With regard to the phrase that Joseph "had no relations with her until (or before) she bore a Son, and he named him Jesus," the word "until" (or before) in English suggests that Joseph did have relations with Mary after the birth of Jesus. But the Semitic expression behind the Greek does not suggest either that he did or that he didn't. It focuses only on the time up to the birth of Jesus and says nothing about what happened after. There is a similar expression in 2 Samuel 6:23 where it is said that Michol was "childless to the day of her death"...Some translations use "to" instead of "until," but the Semitic expression behind both phrases is the same: and obviously Michol did not have children after her death. What this means is that the Bible doesn't give definite proof for the opinion that Mary had other children or for the opinion that she didn't. 

Early Christian writers agreed that Jesus had no blood brothers and sisters and that Mary remained a virgin. St. Jerome (345-420) wrote that "Ignatius, Polycarp, Irenaeus, Justin Martyr and all the other learned men going back to apostolic times" testified to the perpetual virginity of Mary. Our Catholic belief, therefore, goes back to the earliest days of the Church and has been a constant belief for almost 2,000 years. Since the Holy Spirit guides the Church, we can believe that the Holy Spirit led believers to the fact of Mary's perpetual virginity. 

This fact points to the uniqueness of Jesus as the only Son of God. The Bible states that Mary was a virgin when she conceived Christ by the power of the Holy Spirit (Lk 1:31-35). The tradition of the Church teaches that Mary remained a virgin. Why? Because she and Joseph witnessed the miracle of Jesus' conception and birth. They realized that God had entrusted them with the greatest treasure in the history of the world, God's only Son. They understood that their task in life was to nurture and protect the Savior of the human race. Many years later, Jesus would speak of those who renounced marriage "for the sake of the kingdom of heaven" (Mt 19:12). It cannot be surprising that Mary and Joseph would have wanted to renounce their right to have other children in order to dedicate their lives to the care of God's Son.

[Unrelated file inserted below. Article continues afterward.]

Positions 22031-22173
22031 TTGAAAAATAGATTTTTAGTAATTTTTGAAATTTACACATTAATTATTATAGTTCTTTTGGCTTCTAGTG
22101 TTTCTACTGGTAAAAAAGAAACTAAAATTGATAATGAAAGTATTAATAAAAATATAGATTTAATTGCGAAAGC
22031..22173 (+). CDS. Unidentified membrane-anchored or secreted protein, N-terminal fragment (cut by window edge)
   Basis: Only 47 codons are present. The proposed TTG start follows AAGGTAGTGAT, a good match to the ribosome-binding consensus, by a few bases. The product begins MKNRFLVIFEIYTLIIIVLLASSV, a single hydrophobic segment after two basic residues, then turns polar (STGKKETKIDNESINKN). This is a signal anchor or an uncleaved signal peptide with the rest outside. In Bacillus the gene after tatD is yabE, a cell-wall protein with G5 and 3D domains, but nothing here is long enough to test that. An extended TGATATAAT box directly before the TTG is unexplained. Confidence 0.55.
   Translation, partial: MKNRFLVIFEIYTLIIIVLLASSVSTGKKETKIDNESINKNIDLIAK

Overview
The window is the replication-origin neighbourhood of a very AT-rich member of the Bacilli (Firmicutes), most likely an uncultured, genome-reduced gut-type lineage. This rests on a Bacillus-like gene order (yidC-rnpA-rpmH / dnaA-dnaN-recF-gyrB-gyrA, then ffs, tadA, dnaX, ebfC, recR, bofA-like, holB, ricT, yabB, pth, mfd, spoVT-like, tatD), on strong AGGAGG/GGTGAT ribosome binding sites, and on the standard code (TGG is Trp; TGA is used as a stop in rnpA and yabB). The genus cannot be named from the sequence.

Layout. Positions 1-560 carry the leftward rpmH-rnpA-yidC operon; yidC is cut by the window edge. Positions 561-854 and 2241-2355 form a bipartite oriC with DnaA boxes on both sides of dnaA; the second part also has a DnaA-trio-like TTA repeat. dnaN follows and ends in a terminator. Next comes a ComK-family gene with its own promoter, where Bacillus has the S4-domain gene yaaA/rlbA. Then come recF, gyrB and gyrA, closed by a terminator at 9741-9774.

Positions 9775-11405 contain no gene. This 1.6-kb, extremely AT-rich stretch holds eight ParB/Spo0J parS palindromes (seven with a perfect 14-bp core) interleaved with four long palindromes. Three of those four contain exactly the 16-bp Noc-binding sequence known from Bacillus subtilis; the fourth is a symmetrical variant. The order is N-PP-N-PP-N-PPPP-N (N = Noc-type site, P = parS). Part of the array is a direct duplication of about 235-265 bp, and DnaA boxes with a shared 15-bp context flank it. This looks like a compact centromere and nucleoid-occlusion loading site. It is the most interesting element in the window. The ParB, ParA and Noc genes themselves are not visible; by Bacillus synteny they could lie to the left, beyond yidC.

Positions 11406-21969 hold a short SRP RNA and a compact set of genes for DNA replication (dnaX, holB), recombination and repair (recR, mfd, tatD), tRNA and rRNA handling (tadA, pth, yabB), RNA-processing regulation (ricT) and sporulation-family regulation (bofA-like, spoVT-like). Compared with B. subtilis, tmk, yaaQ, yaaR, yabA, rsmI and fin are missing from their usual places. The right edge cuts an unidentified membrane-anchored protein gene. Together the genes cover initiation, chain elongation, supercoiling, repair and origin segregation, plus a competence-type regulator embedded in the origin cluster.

The Church's belief in the perpetual virginity of Mary is significant because of what it says about Jesus and about us. The fact that Jesus was Mary's only child underlines his uniqueness as the only Son of God. The fact that Jesus was Mary's only child results in a special relationship between Mary and us. Since we are the Body of Christ (1 Cor 12:27), Mary is our Mother, and she has the same Mother's love for us that she has for Jesus. Jesus says to us as beloved disciples, "Behold, your mother." 

These facts, rooted in the Bible and clarified by the Church's tradition, help us to see Christ in the clearest possible light. They help us to know Mary as the Virgin Mother of Jesus and as our Virgin Mother. These beliefs, old as the New Testament and new as today, have enriched the lives of countless generations of Catholics. 

I hope that this information is helpful to you. The real key is that the Catholic Church believes that the Holy Spirit continues, as Jesus promised, to guide the Church to a better understanding of God's Word.